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Mix and match

Program encourages kids to meet new friends over lunch
Thursday, November 20, 2003 | 12:00 a.m. CST; updated 3:15 p.m. CDT, Tuesday, July 22, 2008

Third-, fourth- and fifth-graders at Derby Ridge Elementary School found themselves in new seats next to new people during lunch Wednesday.

“It was a quieter cafeteria time than usual,” said Kim Freese, an art teacher and coordinator of the change of pace.

Derby Ridge students were among the hundreds of thousands of students, both elementary and high school, who participated in a national effort called the Mix It Up at Lunch Day.

The event, created by Tolerance.org and Teaching Tolerance, is designed to address statistics found in a 2002 Mix It Up survey. The survey showed that a majority of students said schools were “quick to put people into categories”; that 40 percent of students admitted they had rejected someone from another group; and that one-third of students said it’s hard to become friends with people in different groups.

Though the majority of schools participated in the official Mix It Up Day on Tuesday, Derby Ridge held the event over until Wednesday because several teachers who wanted to participate had been away on Tuesday.

Tyler Lewis, a fifth-grader, explained the relative quietness of the cafeteria: “It’s hard to talk to girls.”

Crandon Cook, another fifth-grader, elaborated: “Boys got their own language, and girls got their own.”

Despite the inevitable challenges of meeting new people — especially those of the opposite sex — several students learned a few new things about their new lunchmates.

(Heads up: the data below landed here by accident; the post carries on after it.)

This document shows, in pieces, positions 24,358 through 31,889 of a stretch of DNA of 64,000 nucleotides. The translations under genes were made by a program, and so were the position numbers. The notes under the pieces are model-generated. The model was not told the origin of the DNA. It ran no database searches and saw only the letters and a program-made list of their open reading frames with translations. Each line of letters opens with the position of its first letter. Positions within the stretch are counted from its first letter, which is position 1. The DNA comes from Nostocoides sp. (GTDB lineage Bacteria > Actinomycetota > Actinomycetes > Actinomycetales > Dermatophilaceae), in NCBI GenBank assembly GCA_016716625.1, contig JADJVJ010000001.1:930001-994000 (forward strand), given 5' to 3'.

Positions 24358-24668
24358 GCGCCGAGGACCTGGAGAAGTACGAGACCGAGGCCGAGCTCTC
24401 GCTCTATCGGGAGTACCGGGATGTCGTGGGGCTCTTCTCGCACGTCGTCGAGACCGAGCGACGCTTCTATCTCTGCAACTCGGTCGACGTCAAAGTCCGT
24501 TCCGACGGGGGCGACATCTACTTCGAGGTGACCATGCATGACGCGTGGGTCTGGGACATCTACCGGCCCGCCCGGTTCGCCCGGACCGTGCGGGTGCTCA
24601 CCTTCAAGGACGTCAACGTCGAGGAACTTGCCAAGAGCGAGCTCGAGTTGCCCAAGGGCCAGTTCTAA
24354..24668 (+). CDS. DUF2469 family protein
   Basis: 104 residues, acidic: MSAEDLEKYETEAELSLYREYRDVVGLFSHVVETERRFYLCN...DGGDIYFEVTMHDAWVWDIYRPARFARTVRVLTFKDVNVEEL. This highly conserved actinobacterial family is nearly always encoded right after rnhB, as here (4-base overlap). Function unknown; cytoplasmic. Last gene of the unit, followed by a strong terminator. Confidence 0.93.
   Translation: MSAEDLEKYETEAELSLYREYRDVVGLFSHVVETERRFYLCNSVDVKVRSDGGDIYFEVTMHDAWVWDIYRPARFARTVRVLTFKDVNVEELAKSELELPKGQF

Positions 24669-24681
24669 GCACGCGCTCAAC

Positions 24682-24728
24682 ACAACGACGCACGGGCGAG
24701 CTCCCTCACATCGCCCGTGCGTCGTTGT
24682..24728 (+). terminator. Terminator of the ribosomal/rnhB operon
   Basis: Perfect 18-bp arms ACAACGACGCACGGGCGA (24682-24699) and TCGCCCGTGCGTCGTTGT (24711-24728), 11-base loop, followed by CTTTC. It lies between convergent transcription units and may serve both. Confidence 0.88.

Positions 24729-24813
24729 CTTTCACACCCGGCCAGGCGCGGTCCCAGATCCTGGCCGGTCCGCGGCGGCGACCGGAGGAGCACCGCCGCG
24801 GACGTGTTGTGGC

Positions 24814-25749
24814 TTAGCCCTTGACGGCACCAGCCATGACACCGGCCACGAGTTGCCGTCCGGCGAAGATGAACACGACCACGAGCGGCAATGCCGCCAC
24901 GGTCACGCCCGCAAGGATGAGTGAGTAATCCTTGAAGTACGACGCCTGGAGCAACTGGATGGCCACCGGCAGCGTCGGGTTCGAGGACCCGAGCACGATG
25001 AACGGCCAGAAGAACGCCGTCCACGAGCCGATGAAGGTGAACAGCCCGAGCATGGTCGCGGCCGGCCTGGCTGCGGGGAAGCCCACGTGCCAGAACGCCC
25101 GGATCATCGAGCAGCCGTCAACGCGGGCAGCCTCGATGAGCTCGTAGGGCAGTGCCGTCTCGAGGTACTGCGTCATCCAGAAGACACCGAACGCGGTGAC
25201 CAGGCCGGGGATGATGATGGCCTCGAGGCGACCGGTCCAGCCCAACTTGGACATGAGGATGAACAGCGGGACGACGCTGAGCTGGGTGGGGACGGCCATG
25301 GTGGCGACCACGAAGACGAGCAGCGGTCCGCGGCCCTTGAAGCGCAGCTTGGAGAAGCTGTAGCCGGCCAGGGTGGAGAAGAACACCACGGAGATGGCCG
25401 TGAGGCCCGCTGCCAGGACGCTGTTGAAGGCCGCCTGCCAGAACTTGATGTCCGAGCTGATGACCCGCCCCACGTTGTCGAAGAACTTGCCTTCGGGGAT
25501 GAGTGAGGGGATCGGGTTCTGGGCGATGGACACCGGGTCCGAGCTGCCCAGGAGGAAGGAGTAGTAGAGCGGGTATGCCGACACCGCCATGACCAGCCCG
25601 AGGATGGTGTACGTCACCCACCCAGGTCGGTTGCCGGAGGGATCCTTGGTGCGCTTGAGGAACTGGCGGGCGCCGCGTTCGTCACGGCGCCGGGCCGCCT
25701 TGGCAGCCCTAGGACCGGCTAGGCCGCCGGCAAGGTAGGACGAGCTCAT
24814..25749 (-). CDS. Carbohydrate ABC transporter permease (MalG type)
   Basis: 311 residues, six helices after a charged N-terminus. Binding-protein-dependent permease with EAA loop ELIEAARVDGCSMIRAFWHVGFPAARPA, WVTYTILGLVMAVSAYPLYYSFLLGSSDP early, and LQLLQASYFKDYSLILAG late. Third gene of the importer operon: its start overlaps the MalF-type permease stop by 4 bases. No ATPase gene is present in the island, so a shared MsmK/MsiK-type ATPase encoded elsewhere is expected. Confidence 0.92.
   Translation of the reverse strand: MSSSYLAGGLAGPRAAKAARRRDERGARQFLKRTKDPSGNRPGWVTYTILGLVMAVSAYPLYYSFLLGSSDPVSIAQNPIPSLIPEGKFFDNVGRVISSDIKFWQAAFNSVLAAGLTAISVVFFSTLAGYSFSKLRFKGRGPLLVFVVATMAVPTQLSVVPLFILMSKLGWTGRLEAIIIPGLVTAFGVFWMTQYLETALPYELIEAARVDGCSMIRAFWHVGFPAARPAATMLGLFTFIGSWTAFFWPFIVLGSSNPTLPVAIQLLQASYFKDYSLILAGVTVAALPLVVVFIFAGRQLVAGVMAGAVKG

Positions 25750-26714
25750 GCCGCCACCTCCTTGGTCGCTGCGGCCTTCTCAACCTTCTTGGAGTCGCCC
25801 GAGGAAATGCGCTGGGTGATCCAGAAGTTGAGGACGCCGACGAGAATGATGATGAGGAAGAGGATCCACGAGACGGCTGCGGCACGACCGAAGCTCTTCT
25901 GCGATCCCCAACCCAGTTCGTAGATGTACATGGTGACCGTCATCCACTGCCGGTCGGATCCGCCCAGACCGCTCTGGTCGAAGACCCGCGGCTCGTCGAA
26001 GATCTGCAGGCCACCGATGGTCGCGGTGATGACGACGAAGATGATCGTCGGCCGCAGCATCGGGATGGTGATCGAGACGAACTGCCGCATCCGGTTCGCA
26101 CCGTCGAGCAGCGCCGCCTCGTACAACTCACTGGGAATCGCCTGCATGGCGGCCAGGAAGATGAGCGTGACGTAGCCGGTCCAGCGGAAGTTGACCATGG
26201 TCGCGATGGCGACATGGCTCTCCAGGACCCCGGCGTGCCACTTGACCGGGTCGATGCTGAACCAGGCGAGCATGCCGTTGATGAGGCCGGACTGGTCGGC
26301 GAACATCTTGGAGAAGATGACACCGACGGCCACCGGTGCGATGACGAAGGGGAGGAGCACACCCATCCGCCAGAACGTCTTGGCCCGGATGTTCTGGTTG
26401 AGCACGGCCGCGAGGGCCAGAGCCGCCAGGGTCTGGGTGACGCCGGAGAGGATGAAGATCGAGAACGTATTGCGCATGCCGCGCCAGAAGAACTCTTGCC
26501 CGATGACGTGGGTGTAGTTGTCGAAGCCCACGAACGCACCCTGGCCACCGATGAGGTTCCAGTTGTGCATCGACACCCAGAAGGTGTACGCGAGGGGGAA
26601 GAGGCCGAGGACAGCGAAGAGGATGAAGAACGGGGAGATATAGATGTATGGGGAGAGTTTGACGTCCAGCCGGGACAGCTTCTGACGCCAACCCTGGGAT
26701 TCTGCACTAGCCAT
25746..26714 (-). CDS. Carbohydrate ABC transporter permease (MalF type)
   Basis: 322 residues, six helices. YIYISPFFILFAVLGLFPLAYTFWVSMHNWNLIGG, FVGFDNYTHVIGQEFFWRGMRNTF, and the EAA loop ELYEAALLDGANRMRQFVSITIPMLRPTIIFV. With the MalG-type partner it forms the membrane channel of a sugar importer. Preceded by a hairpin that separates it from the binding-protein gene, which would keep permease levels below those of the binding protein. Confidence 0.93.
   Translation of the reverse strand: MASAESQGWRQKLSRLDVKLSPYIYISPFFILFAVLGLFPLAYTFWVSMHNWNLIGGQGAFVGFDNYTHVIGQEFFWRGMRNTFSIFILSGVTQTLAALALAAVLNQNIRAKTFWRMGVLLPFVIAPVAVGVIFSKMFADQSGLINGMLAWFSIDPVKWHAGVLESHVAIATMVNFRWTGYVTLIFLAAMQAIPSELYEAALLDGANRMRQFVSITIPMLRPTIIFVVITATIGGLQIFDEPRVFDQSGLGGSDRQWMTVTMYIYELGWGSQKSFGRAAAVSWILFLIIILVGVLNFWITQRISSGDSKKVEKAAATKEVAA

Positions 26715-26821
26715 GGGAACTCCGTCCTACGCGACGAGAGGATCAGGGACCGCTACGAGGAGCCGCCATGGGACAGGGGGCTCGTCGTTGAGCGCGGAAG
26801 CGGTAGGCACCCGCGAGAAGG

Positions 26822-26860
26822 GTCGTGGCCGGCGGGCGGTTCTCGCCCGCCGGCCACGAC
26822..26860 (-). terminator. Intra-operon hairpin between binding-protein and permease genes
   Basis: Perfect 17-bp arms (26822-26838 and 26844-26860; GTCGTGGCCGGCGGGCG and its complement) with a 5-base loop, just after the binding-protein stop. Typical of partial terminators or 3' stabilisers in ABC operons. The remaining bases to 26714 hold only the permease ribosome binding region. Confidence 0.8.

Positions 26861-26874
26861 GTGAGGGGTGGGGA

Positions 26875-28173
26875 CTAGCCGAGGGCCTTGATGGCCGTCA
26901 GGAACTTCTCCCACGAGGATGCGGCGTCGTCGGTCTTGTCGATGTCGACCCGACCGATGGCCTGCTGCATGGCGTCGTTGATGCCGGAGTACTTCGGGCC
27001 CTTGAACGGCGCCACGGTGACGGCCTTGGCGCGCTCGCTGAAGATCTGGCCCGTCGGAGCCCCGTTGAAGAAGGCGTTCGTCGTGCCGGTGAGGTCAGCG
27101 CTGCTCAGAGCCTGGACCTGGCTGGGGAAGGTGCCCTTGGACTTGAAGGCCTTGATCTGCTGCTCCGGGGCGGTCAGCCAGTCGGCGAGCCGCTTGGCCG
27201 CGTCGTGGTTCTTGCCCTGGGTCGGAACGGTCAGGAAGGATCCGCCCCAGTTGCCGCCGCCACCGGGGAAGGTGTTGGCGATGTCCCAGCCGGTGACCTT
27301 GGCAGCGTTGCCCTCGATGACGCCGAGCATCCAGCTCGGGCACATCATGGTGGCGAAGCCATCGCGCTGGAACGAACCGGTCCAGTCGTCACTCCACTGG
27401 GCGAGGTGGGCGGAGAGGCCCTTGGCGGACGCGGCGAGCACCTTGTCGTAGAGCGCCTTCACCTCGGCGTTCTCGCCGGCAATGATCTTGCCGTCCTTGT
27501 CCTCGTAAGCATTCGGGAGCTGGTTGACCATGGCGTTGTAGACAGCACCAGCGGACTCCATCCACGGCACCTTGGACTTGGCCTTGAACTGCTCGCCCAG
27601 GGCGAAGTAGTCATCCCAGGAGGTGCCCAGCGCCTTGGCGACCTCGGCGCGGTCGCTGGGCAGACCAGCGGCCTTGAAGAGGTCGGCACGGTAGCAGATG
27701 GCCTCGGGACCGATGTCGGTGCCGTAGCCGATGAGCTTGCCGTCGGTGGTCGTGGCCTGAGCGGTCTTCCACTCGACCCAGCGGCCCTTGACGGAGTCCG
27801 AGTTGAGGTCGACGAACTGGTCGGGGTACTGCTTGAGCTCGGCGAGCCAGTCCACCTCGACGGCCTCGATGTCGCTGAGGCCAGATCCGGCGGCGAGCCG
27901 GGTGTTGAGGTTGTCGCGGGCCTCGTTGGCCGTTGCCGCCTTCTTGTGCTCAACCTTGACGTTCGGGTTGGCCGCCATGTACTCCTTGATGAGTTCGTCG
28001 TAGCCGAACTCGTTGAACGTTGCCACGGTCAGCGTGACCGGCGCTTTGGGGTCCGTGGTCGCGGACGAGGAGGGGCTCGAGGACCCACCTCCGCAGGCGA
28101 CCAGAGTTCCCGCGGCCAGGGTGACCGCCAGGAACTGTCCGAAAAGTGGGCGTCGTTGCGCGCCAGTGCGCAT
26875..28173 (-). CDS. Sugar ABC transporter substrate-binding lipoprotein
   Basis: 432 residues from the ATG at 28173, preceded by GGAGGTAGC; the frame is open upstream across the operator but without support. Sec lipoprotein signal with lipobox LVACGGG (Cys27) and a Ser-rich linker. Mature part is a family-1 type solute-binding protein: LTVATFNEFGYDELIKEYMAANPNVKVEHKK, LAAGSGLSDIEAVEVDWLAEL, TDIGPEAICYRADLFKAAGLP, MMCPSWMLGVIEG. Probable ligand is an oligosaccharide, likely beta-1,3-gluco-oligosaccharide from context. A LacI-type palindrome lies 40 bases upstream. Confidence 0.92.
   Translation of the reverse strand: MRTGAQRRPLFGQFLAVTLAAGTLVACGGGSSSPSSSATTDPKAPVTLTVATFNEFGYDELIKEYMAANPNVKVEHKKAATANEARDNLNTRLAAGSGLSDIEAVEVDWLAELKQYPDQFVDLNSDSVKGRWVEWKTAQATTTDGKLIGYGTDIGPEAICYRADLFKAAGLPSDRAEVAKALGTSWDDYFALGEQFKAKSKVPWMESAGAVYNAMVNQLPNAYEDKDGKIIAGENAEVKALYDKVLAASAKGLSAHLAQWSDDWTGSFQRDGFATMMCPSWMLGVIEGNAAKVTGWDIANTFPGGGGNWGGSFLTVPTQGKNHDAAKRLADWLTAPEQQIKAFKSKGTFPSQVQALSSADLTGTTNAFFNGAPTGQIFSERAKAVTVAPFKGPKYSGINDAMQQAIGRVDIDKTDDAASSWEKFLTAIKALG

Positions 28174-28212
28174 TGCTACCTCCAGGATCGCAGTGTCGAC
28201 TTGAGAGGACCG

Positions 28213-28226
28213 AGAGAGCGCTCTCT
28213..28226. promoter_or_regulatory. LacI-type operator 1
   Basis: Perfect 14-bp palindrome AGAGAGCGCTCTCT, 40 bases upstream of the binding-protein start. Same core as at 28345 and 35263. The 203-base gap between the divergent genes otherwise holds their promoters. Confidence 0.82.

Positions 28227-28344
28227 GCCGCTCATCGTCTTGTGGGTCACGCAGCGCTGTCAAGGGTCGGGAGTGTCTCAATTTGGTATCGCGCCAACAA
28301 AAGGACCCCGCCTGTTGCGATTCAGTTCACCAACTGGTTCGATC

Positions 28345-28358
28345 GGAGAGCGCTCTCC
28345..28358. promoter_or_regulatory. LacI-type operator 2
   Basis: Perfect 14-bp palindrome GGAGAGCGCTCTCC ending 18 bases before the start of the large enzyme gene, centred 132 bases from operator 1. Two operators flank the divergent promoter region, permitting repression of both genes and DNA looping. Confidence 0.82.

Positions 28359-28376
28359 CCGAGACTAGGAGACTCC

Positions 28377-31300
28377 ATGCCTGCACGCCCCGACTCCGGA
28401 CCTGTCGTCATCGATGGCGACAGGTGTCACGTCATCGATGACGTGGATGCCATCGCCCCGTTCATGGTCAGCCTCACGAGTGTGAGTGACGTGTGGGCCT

Crandon’s lunch table learned where his nickname, “French Toast,” came from: a brand label on the inside of his coat.

John Norton, a third-grader, told his table that he never uses slang and he’s usually very calm. “I never get hyper when I eat too much sugar,” he said.

Another student shared that she had had “lots of dads,” and another said her grandfather helped build Columbia’s new public library.

Tess M. Sims, following her teacher’s suggestion, asked the name of one of her table companions. Morgan, dressed in purple, answered all of Tess’ questions about favorite colors — purple; favorite sports — all of them; favorite books — the Harry Potter series; and favorite movies — “Charlie’s Angels: Full Throttle.” Tess even asked Morgan to play at recess, but Morgan had kickball commitments and Tess preferred the swings.

While a few students looked longingly at their friends at other tables, many students recognized the positive aspects of this chance to meet new people.

John said the activity helped students meet other children at the school that might be in their future classes. “This way they won’t be as scared about starting a new class next year and not knowing anybody,” he said. John also thought the activity could really help transfer students who might not know any other children at all.

Alex Nail, a fifth-grader, also appreciated the opportunity to talk to students he had not previously had a chance to get to know. “Your friends always want you to play with them, so you don’t have time to play with other people,” he said.

Overall, Freese was satisfied with the Mix It Up lunch.

“The kids were asking whether they could do it again,” she said.


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